In our beautiful wide blue skies of early May, winter warned us she was near and sent a cold wind, grey sky and unexpected rain this week.
Temperatures overnight plunged into single digits and during the day into the low teens. Zimbabwe got out her blankets and put on her woolly hats. Half an inch of rain gave us a welcome top-up of water as we prepare to go into the next six months of dry.
On the kopjes the curled clumps of tussock grass which had already dried up revived briefly and were tinged with a beautiful orange flush, and in our gardens the aloes are covered in orange flowers and alive with sunbirds.
Winter 2021 in Zimbabwe looks to again be a time of beauty, hardship and ever more corruption which now seems to be the national pastime.
In the past fortnight the latest corruption scandal has been exposed and we have followed it with gritted teeth and clenched knuckles as we slam into potholes, zig-zag around gullies, tip sideways on steep eroded road edges and sit at endlessly slow queues at toll gates on the highways.
The shame of it
The latest corruption is at Zinara (Zimbabwe National Roads Administration) and was exposed in parliament by the Auditor-General’s reports for 2017 and 2019. Zinara collects fuel levies as well as vehicle licence and registration fees and toll gate fees, and pays them into a road fund that it administers and allocates to road maintenance.
After the audit it didn’t take us long to understand why our roads are in such a diabolical state, as if we didn’t know already.
In the 57-page report the irregularities in Zinara for just two years included how in 2018 each Zinara board member received a Christmas hamper worth US$9 600 (R135 240).
That’s a lot of money in a country where the average civil servants’ monthly salary is less than US$200 (R2 817).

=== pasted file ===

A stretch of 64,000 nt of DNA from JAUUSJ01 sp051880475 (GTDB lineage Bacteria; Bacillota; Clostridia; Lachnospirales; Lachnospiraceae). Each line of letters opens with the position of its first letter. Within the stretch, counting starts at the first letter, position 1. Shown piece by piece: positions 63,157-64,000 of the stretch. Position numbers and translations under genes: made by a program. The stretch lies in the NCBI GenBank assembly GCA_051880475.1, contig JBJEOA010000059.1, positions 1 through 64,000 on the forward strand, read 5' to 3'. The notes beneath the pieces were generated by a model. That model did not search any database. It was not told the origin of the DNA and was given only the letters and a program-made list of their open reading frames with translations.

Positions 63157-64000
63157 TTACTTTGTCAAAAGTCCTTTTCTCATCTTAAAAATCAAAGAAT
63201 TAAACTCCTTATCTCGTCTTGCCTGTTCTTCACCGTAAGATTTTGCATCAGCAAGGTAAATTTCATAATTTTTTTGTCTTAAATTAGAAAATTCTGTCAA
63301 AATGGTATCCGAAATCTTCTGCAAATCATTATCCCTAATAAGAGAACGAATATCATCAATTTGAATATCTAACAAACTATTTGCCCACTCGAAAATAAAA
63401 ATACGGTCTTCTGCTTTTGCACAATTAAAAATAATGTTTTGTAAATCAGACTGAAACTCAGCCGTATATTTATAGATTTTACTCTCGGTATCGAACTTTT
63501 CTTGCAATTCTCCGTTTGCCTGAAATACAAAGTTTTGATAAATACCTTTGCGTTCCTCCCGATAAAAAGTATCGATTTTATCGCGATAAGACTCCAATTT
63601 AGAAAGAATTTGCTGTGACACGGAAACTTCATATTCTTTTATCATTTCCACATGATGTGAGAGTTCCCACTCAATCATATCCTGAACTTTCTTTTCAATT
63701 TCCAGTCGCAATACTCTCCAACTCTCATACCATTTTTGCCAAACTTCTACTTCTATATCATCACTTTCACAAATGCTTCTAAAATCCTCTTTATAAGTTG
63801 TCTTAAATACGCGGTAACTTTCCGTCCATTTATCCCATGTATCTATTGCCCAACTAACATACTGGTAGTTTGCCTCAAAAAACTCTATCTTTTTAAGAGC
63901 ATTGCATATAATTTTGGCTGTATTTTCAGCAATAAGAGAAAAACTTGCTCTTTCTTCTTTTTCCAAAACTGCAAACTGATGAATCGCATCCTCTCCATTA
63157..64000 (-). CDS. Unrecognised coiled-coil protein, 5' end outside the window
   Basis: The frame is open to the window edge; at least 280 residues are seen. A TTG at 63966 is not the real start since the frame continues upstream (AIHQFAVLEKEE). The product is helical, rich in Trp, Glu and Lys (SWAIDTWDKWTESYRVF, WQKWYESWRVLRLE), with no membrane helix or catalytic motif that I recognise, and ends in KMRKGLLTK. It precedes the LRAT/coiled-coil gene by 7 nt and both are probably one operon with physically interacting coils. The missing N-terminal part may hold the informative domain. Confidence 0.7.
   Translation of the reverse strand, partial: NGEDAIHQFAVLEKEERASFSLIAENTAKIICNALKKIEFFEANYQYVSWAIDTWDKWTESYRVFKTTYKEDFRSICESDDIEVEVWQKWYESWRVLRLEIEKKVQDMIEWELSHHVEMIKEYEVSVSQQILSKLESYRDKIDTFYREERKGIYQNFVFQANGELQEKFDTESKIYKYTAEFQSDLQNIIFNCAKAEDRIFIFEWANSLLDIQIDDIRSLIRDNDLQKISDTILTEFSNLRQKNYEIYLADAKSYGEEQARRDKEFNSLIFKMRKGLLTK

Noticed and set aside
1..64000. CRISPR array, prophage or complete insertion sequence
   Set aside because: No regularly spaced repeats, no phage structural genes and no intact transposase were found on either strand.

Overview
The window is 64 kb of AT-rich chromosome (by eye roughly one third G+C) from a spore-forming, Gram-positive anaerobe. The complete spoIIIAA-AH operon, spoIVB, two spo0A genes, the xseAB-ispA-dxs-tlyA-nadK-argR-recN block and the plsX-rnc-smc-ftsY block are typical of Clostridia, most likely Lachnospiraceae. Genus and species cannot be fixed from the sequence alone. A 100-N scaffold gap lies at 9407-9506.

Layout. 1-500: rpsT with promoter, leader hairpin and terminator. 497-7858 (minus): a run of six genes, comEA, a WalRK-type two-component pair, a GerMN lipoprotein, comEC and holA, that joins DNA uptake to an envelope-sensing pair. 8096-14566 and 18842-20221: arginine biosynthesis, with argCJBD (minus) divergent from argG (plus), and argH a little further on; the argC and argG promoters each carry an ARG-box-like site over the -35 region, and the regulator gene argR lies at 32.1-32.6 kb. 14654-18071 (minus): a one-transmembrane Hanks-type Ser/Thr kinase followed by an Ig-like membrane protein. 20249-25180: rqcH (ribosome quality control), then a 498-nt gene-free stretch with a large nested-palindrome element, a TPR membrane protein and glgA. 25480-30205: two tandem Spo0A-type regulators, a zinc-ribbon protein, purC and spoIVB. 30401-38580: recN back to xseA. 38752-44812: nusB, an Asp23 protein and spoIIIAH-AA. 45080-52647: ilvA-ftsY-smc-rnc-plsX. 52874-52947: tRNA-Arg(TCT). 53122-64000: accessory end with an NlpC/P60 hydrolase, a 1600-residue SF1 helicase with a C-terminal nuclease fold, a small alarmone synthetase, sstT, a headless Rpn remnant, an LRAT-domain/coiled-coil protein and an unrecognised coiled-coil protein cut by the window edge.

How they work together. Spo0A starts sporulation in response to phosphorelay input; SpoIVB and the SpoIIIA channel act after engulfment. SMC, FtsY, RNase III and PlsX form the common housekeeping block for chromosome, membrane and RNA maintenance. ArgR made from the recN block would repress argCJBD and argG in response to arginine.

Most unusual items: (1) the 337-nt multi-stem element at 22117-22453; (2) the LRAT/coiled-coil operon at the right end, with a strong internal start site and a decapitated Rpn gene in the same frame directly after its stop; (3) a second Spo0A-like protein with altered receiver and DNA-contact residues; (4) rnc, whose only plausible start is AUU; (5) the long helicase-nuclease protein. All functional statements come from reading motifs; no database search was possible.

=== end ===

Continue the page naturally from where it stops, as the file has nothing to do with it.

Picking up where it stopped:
The Christmas hampers were accounted for by Zinara as expenditure for ‘office supplies’.
There were two contracts for the supply of graders, the second one wasn’t tendered or even put in writing. To buy the graders Zinara paid Univern US$17.3 million, an overpayment of US$1.2 million (nearly R17 million).
To maintain the graders Zinara paid Univern US$5.2 million, an amount not tendered for and not even due because the graders were under warranty.
When the graders arrived in Zimbabwe there were “lavish ceremonies”.
A ‘handover’ lunch held at the Rainbow Towers Hotel cost almost US$16 000. A second function held at the Holiday Inn with a photo shoot of the graders cost over US$2 000. People brought in for these ceremonies were accommodated at the Rainbow Towers and that bill was almost US$12 000.
The promotional material for grader commissioning cost almost US$23 000 dollars, equivalent to an average civil servants salary for nine-and-a-half years.
The 57 pages of shame also included stories of gym equipment and hairdos, software and non-existent projects, undoubtedly the tip of the Zinara corruption iceberg funded by all Zimbabweans; by our road levies, licences and toll gate fees.
While the Zinara looting was being exposed, Zimbabwe Congress of Trade Unions president Peter Mutasa spoke on May Day, his words exposing the huge contrast between the fat cats and ordinary Zimbabweans.
Mutasa said: “… we took a wrong turn in November 2017 when we supported the coup hoping that there will be progress”.
“We jumped from the frying pan right into the fire and we have no one else to rescue us than ourselves … all our constitutional rights and freedoms are suspended … our hospitals have become death traps … roads are also in a pathetic condition …
“Our transport system is pathetic … people are forced to stand in queues for hours to board the few available Zupco buses … over 83% of urban dwellers are not able to buy basic foods like bread, cooking oil and mealie meal.
“Over 70% are in poverty and 40% in extreme poverty … The majority in poverty are workers whose salaries have been eroded due to fascist government policies.
“The set minimum wage is still at ZWL$2 500 against a Poverty Datum Line of ZWL$28 362 … farm workers and domestic workers’ earnings cannot buy a loaf of bread a day for the whole month …
“Workers are enslaved and starving …”
Cathy Buckle is a Zimbabwean writer and blogger living in Marondera, Zimbabwe.
Copyright © Cathy Buckle